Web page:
The return to dialysis after allograft failure is associated with increased morbidity and mortality. This transition is made more complex by the rising numbers of patients who seek repeat transplantation and therefore may have indications for remaining on low levels of immunosuppression, despite the potential increased morbidity. Management strategies vary across providers, driven by limited data on how to transition off immunosuppression as the allograft fails and a paucity of randomized controlled trials to support one approach over another. In this review, we summarize the current data available for management and care of the failing allograft. Additionally, we discuss a suggested plan for immunosuppression weaning based upon the availability of re-transplantation and residual allograft function. We propose a shared-care model in which there is improved coordination between transplant providers and general nephrologists so that immunosuppression management and preparation for renal replacement therapy and/or repeat transplantation can be conducted with the goal of improved outcomes and decreased morbidity in this vulnerable patient group.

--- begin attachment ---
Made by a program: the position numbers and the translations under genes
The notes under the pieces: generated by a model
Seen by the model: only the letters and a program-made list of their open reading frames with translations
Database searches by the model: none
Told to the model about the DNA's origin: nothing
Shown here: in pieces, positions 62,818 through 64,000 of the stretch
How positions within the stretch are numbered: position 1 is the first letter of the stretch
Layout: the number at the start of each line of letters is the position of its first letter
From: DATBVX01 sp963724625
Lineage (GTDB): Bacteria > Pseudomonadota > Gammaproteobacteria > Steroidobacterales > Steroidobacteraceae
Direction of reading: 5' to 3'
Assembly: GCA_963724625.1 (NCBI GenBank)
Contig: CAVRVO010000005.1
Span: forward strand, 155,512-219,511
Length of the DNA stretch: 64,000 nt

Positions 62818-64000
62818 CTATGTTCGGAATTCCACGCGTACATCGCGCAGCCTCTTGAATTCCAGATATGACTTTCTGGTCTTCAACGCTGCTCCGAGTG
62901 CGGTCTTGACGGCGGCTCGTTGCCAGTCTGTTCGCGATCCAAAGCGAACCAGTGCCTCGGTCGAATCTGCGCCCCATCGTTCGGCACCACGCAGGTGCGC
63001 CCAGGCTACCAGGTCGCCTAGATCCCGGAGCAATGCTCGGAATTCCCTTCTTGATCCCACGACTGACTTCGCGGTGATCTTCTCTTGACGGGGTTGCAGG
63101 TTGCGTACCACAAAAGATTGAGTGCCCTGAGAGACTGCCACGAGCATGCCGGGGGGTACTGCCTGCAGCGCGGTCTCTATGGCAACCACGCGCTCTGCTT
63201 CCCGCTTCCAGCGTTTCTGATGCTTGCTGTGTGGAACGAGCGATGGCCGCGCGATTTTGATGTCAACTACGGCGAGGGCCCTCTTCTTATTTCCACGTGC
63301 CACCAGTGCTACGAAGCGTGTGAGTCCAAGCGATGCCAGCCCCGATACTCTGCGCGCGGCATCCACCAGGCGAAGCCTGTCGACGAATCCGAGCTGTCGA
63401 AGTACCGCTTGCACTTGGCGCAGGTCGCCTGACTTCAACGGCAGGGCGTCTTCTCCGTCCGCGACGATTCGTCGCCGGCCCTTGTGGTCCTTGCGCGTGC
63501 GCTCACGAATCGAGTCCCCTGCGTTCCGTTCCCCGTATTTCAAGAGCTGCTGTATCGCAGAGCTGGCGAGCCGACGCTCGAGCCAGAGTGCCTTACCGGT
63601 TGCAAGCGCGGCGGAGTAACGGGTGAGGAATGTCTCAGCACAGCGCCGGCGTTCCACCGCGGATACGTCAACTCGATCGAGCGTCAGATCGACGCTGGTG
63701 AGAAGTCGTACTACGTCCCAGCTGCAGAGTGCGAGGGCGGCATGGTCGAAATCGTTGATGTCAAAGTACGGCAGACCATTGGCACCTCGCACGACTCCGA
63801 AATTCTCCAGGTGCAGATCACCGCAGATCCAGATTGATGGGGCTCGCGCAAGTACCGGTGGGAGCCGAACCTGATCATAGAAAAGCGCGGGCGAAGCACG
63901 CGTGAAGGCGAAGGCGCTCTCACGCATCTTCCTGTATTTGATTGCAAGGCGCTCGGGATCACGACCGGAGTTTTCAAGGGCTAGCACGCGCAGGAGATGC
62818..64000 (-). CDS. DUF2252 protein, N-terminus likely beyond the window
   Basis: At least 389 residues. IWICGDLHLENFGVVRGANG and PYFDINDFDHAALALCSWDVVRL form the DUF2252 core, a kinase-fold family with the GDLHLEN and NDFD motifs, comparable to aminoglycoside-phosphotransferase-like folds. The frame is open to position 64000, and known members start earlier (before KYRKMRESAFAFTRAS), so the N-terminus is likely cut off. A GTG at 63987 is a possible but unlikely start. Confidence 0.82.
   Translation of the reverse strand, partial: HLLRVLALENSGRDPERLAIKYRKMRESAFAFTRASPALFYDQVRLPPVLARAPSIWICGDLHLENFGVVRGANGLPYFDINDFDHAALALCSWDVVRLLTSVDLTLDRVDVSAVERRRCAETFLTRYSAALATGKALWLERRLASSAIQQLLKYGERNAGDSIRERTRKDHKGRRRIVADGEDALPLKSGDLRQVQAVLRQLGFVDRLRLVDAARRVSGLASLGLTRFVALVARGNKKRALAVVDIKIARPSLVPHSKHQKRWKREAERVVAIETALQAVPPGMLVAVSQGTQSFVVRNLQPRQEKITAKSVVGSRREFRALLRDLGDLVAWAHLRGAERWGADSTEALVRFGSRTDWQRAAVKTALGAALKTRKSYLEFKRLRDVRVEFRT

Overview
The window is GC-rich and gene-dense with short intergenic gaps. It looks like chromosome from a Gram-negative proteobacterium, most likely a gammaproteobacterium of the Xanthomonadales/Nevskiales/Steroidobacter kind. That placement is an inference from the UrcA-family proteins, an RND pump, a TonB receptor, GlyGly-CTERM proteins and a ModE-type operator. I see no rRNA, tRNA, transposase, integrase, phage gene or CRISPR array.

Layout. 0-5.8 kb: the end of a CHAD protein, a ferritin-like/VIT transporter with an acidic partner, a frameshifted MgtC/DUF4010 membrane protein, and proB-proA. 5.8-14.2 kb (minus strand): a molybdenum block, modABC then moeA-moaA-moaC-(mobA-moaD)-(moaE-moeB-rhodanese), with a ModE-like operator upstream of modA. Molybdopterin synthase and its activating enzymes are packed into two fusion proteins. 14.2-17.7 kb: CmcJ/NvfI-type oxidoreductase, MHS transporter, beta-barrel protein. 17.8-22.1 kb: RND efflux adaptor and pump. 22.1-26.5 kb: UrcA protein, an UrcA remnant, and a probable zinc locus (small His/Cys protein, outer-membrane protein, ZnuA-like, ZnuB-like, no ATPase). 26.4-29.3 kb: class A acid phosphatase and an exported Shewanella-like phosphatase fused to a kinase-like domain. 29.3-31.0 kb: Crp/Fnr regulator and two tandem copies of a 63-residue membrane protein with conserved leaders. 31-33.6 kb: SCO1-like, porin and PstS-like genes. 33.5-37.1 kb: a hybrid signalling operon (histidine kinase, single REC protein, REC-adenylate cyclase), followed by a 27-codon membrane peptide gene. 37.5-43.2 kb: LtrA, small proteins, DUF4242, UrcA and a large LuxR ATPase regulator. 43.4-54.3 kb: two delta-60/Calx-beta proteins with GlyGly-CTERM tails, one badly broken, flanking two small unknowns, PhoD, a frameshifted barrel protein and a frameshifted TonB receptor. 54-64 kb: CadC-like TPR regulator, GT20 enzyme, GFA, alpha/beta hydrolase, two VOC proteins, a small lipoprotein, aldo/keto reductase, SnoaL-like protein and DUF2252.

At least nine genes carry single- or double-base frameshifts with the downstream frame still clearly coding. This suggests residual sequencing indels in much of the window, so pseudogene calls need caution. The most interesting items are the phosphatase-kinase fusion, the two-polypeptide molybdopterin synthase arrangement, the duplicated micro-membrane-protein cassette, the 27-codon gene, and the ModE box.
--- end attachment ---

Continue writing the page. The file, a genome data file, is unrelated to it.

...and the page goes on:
- clinical research/practice
- immunosuppression/immune modulation
- immunosuppressive regimens
- kidney transplantation/nephrology